Kubo Looks Better And Better As A Defensive Midfielder

Yuya Kubo seemed to be everywhere against Houston. He contributed the most pressures (33), ball recoveries (15), and fouls (seven) during the course of the match, according to Football Reference data. Kubo’s defensive action map showing tackles, interceptions, blocks and recoveries illustrates how active he was all over the field. 

Kubo’s offensive role-playing deeper in midfield is still limited, especially when he’s looking to pass. Kubo attempted and completed more passes against Houston than in any match since the 3-0 loss to Orlando City SC in May. However, the bulk of those passes were sideways or backward. 

Granted, Kubo made more passes under pressure than any other FCC player, but the passing range on display from him earlier in the season would greatly help FCC going forward. Kubo’s contributions carrying the ball forward against Houston should also be noted. Though his passing was largely neutral or negative, Kubo did push forward with the ball at his feet. 

Ten matches into the Kubo-as-defensive midfielder experiment, I wouldn’t have expected to be writing about a string of strong defensive performances and wondering how better to include Kubo in the attack, but here we are. FC Cincinnati’s issues in getting and maintaining possession in the final third of the field remain, and it seems that a more active Kubo on the offensive side of the ball can only help solve the problem. 

Squad Depth Tested

With Allan Cruz and Ronald Matarrita heading out to represent Costa Rica at the Gold Cup, Saturday’s match was a first test of FC Cincinnati’s squad depth, and Stam turned to Haris Medunjanin and Edgar Castillo as replacements.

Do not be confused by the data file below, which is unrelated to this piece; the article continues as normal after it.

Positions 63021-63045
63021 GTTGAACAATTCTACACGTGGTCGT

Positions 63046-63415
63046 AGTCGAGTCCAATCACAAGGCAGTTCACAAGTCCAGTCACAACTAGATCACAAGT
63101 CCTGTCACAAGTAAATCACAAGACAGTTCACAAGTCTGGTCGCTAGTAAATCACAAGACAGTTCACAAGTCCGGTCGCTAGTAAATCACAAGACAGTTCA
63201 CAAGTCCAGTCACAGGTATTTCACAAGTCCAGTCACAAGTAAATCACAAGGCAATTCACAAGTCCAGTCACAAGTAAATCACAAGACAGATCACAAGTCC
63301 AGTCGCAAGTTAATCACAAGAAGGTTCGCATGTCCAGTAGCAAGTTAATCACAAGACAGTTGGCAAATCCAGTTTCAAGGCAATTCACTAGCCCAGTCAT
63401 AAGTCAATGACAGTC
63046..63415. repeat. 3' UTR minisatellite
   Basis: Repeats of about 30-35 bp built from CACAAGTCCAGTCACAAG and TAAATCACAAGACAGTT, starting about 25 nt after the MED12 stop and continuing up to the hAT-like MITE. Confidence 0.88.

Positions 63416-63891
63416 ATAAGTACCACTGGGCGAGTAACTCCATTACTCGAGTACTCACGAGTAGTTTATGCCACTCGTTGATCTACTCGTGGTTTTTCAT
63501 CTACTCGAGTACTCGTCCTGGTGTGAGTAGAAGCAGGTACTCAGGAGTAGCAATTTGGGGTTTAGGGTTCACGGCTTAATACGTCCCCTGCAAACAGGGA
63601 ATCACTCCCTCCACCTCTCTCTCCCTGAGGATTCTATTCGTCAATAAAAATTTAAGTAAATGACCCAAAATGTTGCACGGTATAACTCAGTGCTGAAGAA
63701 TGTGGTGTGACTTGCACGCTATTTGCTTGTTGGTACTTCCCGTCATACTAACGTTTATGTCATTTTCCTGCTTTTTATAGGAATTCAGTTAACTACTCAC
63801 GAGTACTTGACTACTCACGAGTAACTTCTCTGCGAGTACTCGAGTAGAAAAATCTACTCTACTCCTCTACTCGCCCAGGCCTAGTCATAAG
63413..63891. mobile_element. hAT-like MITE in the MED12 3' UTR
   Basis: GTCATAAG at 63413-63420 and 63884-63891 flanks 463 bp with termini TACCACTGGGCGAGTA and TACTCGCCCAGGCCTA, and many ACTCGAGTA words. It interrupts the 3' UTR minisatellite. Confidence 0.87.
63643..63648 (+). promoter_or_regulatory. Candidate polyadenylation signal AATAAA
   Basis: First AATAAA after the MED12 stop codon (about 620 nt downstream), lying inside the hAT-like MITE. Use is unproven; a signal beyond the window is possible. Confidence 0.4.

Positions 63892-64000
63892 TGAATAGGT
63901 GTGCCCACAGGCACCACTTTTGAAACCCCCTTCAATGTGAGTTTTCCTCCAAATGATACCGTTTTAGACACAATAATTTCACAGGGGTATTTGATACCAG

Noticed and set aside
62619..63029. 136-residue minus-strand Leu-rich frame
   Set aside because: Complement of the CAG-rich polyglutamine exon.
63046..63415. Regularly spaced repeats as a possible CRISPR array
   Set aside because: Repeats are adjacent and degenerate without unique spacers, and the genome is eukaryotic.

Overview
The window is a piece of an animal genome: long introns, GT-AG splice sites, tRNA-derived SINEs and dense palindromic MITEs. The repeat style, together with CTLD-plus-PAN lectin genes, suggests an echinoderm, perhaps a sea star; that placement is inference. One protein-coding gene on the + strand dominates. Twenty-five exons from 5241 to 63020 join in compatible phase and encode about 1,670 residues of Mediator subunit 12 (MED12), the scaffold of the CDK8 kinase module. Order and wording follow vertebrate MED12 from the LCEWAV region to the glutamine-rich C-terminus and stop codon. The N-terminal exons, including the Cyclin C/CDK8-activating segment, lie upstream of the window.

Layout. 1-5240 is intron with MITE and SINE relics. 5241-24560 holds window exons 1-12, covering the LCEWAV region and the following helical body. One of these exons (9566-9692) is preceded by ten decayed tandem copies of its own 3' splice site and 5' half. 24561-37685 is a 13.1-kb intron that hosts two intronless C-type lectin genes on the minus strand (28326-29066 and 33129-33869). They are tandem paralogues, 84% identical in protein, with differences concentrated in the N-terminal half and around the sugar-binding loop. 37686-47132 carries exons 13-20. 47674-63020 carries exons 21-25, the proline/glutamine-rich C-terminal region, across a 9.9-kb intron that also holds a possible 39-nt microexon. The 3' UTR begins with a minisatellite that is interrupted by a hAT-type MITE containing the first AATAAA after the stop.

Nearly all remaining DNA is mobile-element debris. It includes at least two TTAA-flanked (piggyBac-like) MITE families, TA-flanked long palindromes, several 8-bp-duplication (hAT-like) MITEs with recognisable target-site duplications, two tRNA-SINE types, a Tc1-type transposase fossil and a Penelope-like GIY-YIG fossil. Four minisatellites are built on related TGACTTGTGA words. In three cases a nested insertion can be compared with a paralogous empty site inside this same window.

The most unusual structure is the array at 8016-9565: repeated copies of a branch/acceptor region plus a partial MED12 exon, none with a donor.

Replacing Matarrita will not be an easy task for Castillo. Matarrita regularly led or came close to leading FC Cincinnati in touches, averaging nearly 66 per 90 minutes. Against Houston, Castillo’s 42 was the second-fewest of any outfield starter, only outpacing Isaac Atanga. It’s unlikely Castillo can offer the same threat going forward as Matarrita, so FCC will have to adjust its offensive gameplan. Defensively, despite a couple of shaky moments, Castillo finished the match with a solid defensive performance. 

Similarly, Medunjanin was not and should not be asked to play the same role as Cruz. He’s less mobile than the high-intensity Cruz, meaning FC Cincinnati’s pressing options are more limited with Medunjanin on the field. However, Medunjanin gives FCC a more direct passing option out of midfield, something he looked to frequently against Houston. 

Against Houston, Medunjanin recorded zero tackles or interceptions and pressured an opponent on the ball just seven times in the 76 minutes he was on the field. For context, this season Cruz averages 23.4 pressures per 90 minutes. Despite Cruz’s very obvious success pressing high up the field, most of his pressures on the ball come in midfield and the defensive third. If Stam has settled on Medunjanin and opts for a similar defensive style, he’ll need to identify other players to pick up some of the missing defensive pressure.

To Top